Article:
Julie Benz Spills The Details On Her New Lifetime Movie, Secrets Of A Gold Digger Killer - Exclusive Interview

Julie Benz is familiar to television viewers from roles in several iconic series. As her extensive list of IMDb screen credits demonstrates, the Pittsburgh-born actor's career extends back to the early 1990s, encompassing appearances on dozens and dozens of TV series. Fans of "Buffy the Vampire Slayer," for example, will certainly recall Benz for her the recurring role of vampire Darla. Viewers of "Dexter," on the other hand, will remember Benz for portraying serial killer Dexter Morgan's (Michael C. Hall) girlfriend and eventual wife, Rita. Benz also had notable stints on "Desperate Housewives," "Hawaii FIve-0," Showtime's quirky dramedy "On Becoming a God in Central Florida," and more.  

Benz's current project is the Lifetime true-crime TV movie "Secrets of a Gold Digger Killer." Based on an actual story, Benz plays Celeste Beard, a cocktail waitress who seduces a wealthy older customer, Steve (Eli Gabay), and tricks her delusional friend-turned-lover, Tracey (Justine Warrington), into committing a heinous crime. In an exclusive interview with Nicki Swift, Benz chats about the "overwhelming" role, and revisits some of her past, fan-favorite work. 

"Secrets of a Gold Digger Killer" airs Sunday, June 13 at 8 p.m. ET/PT on Lifetime. 

Secrets of a Gold Digger Killer is based on a bizarre true story

So what can you tell me about "Secrets of a Gold Digger Killer," your new Lifetime movie?

It's based on a true story. Well, it's based on a book about a true story. It's based on the book... It's a true story about Celeste Beard, who had her lesbian lover murder her husband, Steve Beard. And it's an incredible story. She was able to manipulate and gaslight everybody and create this whole drama. And she has two daughters and the final turn in the case was when her two daughters basically turned over evidence against her.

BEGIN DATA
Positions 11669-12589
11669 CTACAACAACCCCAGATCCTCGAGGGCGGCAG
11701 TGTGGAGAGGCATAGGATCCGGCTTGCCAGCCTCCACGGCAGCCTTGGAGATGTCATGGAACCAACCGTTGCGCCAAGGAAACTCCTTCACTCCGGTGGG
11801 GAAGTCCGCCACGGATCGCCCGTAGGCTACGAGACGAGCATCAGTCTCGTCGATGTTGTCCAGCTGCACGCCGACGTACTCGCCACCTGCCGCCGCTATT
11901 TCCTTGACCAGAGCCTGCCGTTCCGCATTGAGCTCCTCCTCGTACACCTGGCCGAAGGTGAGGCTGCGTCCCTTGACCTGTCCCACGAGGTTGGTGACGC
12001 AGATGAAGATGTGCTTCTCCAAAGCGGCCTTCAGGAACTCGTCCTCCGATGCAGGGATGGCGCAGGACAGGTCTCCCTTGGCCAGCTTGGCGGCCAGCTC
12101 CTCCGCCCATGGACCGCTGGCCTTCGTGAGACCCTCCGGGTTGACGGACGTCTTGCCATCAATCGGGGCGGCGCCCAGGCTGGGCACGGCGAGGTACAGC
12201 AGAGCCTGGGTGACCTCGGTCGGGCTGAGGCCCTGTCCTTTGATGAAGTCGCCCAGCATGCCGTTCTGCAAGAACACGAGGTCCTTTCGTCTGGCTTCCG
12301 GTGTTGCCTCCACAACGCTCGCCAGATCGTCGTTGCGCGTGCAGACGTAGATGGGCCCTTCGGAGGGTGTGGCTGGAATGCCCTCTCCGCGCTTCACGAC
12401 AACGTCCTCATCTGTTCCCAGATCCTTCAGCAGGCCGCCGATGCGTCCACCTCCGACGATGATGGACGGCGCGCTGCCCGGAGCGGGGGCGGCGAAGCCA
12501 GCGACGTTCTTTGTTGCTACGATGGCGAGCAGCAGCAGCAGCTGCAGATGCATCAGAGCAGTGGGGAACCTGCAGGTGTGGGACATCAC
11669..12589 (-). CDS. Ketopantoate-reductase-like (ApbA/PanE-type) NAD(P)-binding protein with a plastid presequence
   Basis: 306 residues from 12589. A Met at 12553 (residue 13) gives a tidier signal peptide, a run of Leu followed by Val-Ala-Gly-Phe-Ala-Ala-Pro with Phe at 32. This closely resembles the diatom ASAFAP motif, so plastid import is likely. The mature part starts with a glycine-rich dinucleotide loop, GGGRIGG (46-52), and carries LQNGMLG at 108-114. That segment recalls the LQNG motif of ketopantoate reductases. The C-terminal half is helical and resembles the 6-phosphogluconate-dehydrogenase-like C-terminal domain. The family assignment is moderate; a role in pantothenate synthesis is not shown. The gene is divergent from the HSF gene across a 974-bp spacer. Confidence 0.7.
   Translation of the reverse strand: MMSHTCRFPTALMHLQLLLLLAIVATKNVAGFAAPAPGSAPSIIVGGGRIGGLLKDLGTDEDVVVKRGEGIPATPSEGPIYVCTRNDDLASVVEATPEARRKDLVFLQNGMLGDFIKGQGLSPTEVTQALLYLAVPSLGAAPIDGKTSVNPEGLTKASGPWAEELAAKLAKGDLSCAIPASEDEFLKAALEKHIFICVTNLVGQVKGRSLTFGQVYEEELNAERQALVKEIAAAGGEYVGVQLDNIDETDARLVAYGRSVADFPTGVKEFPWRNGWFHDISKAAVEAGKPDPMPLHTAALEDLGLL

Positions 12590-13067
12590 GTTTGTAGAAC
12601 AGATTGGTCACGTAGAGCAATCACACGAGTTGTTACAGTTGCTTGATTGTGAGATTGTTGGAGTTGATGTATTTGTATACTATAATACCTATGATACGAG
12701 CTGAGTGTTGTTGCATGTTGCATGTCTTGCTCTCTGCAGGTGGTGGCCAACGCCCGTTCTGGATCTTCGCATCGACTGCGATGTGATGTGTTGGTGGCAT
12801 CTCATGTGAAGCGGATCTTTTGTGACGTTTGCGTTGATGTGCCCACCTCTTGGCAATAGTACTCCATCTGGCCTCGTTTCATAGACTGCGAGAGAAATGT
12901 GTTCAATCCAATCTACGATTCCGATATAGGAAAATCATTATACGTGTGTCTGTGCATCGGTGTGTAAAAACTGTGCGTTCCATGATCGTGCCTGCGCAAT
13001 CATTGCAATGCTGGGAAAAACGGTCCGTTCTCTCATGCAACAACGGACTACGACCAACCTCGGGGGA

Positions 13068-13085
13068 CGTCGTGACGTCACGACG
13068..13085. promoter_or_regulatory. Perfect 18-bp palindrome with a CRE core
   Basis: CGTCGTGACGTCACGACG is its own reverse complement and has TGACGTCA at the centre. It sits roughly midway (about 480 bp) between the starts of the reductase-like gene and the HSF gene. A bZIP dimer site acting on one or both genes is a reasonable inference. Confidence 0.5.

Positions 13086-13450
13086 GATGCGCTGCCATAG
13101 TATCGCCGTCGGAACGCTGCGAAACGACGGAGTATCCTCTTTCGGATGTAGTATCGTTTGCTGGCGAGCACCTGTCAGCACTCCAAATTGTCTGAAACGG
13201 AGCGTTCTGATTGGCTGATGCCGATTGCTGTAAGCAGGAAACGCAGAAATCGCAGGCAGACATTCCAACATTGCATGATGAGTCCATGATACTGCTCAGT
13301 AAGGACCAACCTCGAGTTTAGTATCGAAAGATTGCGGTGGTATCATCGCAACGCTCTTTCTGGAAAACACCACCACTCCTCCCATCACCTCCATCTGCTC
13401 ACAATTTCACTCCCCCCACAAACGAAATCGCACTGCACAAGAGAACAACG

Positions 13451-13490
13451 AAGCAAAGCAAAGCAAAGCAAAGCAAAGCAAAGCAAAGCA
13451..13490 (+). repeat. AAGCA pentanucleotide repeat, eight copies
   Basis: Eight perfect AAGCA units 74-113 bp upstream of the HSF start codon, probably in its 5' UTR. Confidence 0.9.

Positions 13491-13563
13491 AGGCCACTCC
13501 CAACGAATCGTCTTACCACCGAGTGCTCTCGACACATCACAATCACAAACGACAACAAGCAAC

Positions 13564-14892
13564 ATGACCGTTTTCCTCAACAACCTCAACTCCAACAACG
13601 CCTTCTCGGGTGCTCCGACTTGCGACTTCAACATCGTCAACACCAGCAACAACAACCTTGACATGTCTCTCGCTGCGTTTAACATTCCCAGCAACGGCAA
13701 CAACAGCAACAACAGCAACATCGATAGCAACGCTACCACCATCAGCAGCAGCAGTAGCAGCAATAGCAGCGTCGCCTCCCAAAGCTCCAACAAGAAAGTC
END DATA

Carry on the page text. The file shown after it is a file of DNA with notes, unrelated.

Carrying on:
How much research did you have to do into the actual real-life events behind the movie?

Well, I was lucky because we shot in Canada. So, I had a 14-day quarantine and I spent those 14 days researching everything I could about Celeste Beard and I was able to find interviews that she had given in the past. I even found like a... It's like a webpage that she manages herself but she writes about herself in the third person. And I went down that rabbit hole which was incredible. I also read the transcripts from the trial. I read the book. I read the script. I just tried to get as much information as I could. I also like trying to see how people described her, people that knew her, how they described her, so I could bring her to life.

It was 'overwhelming' at times for Julie Benz to become such a manipulative, scheming character

What was it like to get into the mindset of such a manipulative and devious character?

It was overwhelming some days. There were some days where after work, I'd go back to my hotel room and just feel gross and awful, especially — there are a couple scenes in the movie where Celeste is screaming at her daughters. And those were really hard for me to film, just the way she spoke to them, the things that she said to them, how she treated them. And I really went for it in the scenes, because you have to, but at the end it just did not feel good.